A security guard patrols the Planalto Palace designed by Brazilian architect Oscar Niemeyer in Brasilia, Brazil. Niemeyer, a towering patriarch of modern architecture who shaped the look of modern Brazil and whose inventive, curved designs left their mark on cities worldwide, died late on Wednesday. He was 104. Ueslei Marcelino/Reuters
A NASA handout released December 5 shows a composite image of Asia and Australia at night, assembled from data acquired by the Suomi NPP satellite in April and October 2012. The image was made possible by the satellite's 'day-night band' of the Visible Infrared Imaging Radiometer Suite (VIIRS), which detects light in a range of wavelengths from green to near-infrared and uses filtering techniques to observe dim signals such as city lights, gas flares, auroras, wildfires and reflected moonlight. NASA Earth Observatory/Reuters
A worker controls a tapping of a blast furnace at Europe's largest steel factory in Germany's industrial conglomerate ThyssenKrupp AG in the western German city of Duisburg. Ina Fassbender/Reuters
A man feeds a turtledove on the beach in Nice, France. Eric Gaillard/Reuters
Taylor Swift and LL Cool J host the Grammy Nominations Concert in Nashville, Tenn., Wednesday. Harrison McClary/Reuters
A young boy named Deepak performs with a moustache painted on his face while seeking alms from onlookers in Mumbai, India. Deepak and his family members perform on the street on a daily basis to make a living. Rafiq Maqbool/AP
Jane Abbott Lighty (l.) and her partner Pete-e Petersen raise their right hands as they take an oath in Seattle while receiving the first marriage license for a same-sex couple in King County. King County began issuing the licenses immediately upon certification of the November election that passed Referendum 74. Elaine Thompson/AP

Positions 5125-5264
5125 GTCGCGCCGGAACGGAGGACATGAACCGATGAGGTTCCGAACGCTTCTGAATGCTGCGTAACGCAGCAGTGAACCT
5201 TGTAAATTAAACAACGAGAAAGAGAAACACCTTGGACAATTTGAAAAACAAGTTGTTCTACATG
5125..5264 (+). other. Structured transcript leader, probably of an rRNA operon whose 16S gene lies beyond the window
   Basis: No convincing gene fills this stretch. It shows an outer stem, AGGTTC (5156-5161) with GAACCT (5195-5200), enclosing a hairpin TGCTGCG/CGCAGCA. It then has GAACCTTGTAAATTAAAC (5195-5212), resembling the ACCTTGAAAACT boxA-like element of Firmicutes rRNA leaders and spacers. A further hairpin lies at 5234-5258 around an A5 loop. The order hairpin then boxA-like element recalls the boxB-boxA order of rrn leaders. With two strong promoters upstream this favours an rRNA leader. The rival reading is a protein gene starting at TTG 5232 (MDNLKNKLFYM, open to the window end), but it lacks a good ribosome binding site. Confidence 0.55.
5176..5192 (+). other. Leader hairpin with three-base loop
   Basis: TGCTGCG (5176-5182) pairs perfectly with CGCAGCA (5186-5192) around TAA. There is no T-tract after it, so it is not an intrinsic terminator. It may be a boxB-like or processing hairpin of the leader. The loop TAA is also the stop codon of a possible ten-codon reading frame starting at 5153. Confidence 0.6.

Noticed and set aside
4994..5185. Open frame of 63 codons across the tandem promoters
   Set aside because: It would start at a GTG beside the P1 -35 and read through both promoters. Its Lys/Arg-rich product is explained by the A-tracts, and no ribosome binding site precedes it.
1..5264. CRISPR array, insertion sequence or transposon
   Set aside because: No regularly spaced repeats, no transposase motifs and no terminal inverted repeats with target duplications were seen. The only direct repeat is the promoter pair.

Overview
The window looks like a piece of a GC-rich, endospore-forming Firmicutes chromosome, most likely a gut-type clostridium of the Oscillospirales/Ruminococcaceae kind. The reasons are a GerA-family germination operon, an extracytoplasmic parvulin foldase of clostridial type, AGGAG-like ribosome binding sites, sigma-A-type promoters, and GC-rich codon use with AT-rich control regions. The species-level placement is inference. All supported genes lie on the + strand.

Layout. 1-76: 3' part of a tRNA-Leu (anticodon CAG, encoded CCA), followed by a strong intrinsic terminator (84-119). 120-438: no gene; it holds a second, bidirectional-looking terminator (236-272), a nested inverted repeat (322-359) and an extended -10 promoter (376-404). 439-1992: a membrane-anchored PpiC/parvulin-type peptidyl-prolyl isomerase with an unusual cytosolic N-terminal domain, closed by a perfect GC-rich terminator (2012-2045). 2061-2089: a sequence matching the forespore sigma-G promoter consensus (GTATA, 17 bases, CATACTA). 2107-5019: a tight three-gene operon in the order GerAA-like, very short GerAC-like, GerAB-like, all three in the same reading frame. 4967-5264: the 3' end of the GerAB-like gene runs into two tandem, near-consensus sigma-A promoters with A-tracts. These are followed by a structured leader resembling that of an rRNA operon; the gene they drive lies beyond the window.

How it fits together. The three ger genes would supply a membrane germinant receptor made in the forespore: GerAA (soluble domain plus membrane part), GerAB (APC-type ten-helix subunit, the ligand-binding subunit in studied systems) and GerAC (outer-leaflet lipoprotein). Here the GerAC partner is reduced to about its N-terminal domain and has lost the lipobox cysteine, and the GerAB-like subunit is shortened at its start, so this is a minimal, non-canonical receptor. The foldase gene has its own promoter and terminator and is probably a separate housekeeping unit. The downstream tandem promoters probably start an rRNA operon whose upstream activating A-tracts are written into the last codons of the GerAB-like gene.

People paddle their kayaks as they practice in the waters of Sukhana Lake in the northern Indian city of Chandigarh. Ajay Verma/Reuters
Hassan Mekki, a Sudanese migrant, shows scars on his back in Athens. Mekki, who fled conflict in his country in hopes of a better life in Europe, said he was attacked in August 2012 by a group of men holding Greek flags and was left with the deep wounds on his back, throat and neck, about five months after he illegally entered Greece. He believes his attackers were likely tied to the far-right Golden Dawn party. 'I don't have the right papers, so I can't go anywhere to ask for help,' Mekki said. Yannis Behrakis/Reuters
Liu Xia, wife of 2010 Nobel Peace Prize winner Liu Xiaobo, poses with a photo of her and her husband during her first interview in more than two years at her home in Beijing. Liu trembled uncontrollably and cried as she described how her confinement under house arrest has been emotionally draining in the two years since her jailed activist husband was named a Nobel Peace laureate. Ng Han Guan/AP
Cale Wood inspects his shed where debris was tossed around in Auckland, New Zealand, following a tornado. A small tornado ripped through the city killing three people and forcing 250 more to evacuate damaged and powerless homes. Dean Purcell/New Zealand Herald/AP